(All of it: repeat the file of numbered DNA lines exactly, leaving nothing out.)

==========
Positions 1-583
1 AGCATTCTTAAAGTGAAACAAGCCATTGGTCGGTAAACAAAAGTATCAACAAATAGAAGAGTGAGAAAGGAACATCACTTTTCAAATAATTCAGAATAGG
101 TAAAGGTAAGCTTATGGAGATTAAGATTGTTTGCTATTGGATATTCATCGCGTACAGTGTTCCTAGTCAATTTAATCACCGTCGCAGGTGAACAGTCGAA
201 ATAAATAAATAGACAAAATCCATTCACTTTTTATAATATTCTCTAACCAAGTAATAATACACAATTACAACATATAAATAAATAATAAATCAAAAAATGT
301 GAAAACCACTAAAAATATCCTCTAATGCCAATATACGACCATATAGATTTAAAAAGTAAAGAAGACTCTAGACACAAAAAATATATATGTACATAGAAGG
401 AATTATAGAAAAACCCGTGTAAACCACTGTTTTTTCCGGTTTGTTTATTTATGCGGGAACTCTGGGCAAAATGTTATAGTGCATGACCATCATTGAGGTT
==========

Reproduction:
Positions 1-583
1 AGCATTCTTAAAGTGAAACAAGCCATTGGTCGGTAAACAAAAGTATCAACAAATAGAAGAGTGAGAAAGGAACATCACTTTTCAAATAATTCAGAATAGG
101 TAAAGGTAAGCTTATGGAGATTAAGATTGTTTGCTATTGGATATTCATCGCGTACAGTGTTCCTAGTCAATTTAATCACCGTCGCAGGTGAACAGTCGAA
201 ATAAATAAATAGACAAAATCCATTCACTTTTTATAATATTCTCTAACCAAGTAATAATACACAATTACAACATATAAATAAATAATAAATCAAAAAATGT
301 GAAAACCACTAAAAATATCCTCTAATGCCAATATACGACCATATAGATTTAAAAAGTAAAGAAGACTCTAGACACAAAAAATATATATGTACATAGAAGG
401 AATTATAGAAAAACCCGTGTAAACCACTGTTTTTTCCGGTTTGTTTATTTATGCGGGAACTCTGGGCAAAATGTTATAGTGCATGACCATCATTGAGGTT